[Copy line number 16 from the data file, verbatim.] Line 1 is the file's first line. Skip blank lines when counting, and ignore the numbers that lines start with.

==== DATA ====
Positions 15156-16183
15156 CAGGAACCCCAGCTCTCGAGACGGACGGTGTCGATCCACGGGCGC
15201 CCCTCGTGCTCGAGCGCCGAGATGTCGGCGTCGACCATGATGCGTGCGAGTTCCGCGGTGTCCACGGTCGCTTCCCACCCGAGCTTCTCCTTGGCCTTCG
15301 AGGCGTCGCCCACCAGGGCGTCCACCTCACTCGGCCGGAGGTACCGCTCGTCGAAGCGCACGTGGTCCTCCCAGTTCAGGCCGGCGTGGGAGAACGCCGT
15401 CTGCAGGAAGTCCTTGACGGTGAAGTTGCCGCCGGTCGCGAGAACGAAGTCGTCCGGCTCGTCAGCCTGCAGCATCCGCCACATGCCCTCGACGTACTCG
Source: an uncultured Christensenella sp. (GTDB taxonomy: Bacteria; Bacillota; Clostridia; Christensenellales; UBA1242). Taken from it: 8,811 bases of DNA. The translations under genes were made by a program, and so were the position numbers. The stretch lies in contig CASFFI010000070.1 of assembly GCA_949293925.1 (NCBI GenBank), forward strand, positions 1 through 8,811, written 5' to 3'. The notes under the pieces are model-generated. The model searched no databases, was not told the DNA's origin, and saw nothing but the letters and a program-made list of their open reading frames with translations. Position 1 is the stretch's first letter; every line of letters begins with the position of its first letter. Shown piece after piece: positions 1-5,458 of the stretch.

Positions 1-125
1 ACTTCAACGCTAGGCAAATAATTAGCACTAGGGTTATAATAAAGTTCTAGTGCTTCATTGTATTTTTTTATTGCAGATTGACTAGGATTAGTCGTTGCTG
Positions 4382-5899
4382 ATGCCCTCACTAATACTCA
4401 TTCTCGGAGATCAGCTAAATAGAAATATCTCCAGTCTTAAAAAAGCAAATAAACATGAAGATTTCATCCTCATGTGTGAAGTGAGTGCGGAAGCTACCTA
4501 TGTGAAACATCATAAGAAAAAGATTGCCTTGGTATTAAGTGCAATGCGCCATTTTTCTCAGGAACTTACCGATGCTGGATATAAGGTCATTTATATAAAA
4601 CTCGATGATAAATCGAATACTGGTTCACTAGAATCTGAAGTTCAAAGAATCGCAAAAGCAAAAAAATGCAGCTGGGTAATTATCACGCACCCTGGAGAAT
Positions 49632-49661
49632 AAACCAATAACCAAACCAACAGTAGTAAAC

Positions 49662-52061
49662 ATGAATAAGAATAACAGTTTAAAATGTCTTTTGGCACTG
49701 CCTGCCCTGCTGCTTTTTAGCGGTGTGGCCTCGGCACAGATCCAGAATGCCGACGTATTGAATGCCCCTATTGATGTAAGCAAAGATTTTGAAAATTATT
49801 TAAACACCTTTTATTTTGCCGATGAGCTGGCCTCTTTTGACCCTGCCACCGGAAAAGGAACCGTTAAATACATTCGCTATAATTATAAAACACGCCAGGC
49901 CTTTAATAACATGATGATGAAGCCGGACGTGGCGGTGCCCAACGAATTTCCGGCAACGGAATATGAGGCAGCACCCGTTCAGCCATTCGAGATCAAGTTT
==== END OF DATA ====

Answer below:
Positions 49662-52061